Five Essentials to Cover in a First Piano Lesson

Through the 18th century, there was but one instrument that reigned supreme for both amateur music lovers and professional critics alike – the piano. Invented solely by one man, Bartolomeo Cristofori, the piano was intended to be a better version of the harpsichord, which didn’t allow the musician much control over the volume. As it was called, the piano – or the pianoforte– soon became a leading instrument in Western classical music. It was renowned for its deep, rich notes and calming yet electrifying melodies. 

The piano is capable of gradations both soft and loud and can create symphonies incredibly intricate and beautiful. To the professional pianist, playing the piano is another mode of speech. It’s a way to express themselves in ways more eloquent than words. However, getting to the stage where playing the piano is as natural as breathing is a long, arduous process. First, you’ll need a piano! Visit pianos shops to learn which piano will be the right fit for you. Next, you’ll need lessons. While each piano lesson is undoubtedly important, the first lesson holds immense significance. If you’re looking to start your journey of becoming a piano maestro, keep reading below. We’ll cover the five essentials that the first piano lesson needs to have. 

Introduction!

Beginning to play the piano can be exciting yet daunting simultaneously. The piano isn’t something you can learn in a month, which can scare many prospective students. The first piano lesson’s most essential step is a proper introduction to both the teacher and the instrument. If the student isn’t comfortable with either of the two, there can be no future lesson progression. It can help teachers get some background on the student – whether they’ve played the piano before or why they chose this instrument.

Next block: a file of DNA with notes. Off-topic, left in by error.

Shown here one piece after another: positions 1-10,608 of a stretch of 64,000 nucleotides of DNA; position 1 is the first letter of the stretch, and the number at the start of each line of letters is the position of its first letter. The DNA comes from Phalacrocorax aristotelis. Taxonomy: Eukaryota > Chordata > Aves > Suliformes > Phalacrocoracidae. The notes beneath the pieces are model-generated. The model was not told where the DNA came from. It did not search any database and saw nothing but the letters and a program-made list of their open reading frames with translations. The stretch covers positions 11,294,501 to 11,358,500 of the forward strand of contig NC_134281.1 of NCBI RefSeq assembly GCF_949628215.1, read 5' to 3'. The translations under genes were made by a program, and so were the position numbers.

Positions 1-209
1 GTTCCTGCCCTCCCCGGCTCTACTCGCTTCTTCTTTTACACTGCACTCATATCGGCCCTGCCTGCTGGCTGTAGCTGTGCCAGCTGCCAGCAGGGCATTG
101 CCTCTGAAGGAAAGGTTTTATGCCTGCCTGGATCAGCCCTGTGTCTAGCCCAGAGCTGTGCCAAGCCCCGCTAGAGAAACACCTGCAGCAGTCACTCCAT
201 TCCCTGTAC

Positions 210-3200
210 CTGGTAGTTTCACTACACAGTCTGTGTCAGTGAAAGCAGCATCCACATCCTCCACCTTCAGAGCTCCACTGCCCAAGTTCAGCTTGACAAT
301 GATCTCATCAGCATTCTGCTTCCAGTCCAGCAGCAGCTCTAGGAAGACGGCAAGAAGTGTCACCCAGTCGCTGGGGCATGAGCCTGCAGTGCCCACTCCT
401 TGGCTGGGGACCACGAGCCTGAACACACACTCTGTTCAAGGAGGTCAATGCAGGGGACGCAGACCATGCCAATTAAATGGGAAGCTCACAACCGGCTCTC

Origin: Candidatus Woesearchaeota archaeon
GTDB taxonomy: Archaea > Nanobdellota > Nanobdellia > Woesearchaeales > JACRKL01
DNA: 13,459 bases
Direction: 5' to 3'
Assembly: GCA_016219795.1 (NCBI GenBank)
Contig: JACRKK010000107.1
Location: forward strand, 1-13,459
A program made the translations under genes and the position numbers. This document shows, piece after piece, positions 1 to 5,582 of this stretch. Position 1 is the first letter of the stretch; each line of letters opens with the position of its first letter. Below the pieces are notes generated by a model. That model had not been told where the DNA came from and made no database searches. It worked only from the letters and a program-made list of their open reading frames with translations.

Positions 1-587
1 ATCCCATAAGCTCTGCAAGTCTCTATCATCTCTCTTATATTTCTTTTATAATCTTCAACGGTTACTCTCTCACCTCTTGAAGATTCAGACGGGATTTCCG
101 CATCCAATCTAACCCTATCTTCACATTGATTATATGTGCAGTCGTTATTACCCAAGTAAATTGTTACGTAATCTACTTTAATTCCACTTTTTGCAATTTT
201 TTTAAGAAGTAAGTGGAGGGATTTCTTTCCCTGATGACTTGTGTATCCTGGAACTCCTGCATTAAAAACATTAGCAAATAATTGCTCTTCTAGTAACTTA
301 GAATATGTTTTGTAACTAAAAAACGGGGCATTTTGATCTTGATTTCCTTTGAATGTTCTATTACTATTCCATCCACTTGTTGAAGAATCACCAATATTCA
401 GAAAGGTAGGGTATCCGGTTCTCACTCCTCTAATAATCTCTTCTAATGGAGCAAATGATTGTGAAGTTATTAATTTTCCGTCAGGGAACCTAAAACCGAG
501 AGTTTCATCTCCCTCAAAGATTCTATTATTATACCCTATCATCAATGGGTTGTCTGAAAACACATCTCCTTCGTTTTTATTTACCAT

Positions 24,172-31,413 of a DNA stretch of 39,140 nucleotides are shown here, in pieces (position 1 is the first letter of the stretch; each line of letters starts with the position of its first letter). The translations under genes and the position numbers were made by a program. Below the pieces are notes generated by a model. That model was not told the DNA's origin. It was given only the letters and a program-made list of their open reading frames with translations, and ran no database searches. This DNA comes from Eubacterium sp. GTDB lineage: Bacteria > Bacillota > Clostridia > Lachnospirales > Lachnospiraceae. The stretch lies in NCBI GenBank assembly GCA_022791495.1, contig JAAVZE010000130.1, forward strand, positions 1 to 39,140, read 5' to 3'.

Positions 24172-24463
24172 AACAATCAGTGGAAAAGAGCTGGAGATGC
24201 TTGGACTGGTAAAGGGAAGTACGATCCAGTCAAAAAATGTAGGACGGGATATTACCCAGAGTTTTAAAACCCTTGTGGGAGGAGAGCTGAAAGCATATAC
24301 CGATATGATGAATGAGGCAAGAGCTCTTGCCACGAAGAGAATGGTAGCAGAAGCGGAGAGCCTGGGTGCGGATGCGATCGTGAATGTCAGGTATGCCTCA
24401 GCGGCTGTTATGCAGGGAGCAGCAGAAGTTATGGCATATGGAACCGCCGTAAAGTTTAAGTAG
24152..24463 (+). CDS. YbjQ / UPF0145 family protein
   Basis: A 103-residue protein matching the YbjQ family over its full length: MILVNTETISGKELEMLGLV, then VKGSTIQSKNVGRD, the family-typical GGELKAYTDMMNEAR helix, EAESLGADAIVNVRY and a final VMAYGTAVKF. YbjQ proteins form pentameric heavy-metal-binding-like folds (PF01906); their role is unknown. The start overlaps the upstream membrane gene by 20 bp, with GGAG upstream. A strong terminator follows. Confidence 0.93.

Furthermore, it’s vital to introduce new students to the piano. Show students the progression of notes from high to low and spot patterns in the black and white keys. Explain to them how the piano works, or give them some history of the instrument. It’s also essential to introduce the piano notebook. This notebook is the best place for jotting down songs, assignments, and theory pages to help the students retain lessons better. The piano notebook can be exceptionally helpful with online lectures and helps give lessons the necessary structure. Introductions are vital for online music classes for adults who are beginners. They can make the process feel natural and help both student and teacher connect better. 

The musical alphabet 

Before learning to read, we need to understand the alphabet. The same rule applies to learning the piano. Before we know how to play, we need to memorize the musical alphabet. Although the musical alphabet has only the first seven letters, it can take beginners a while to spot each sound. That’s why it’s vital to get students started on learning the alphabet from the first lesson. Learning to read music allows you to understand chords and musical signatures better. Musical students need to know how to say the musical alphabet on skips, or backward or forwards starting at any random letter. Flashcards are a helpful way of getting students acquainted with the alphabet.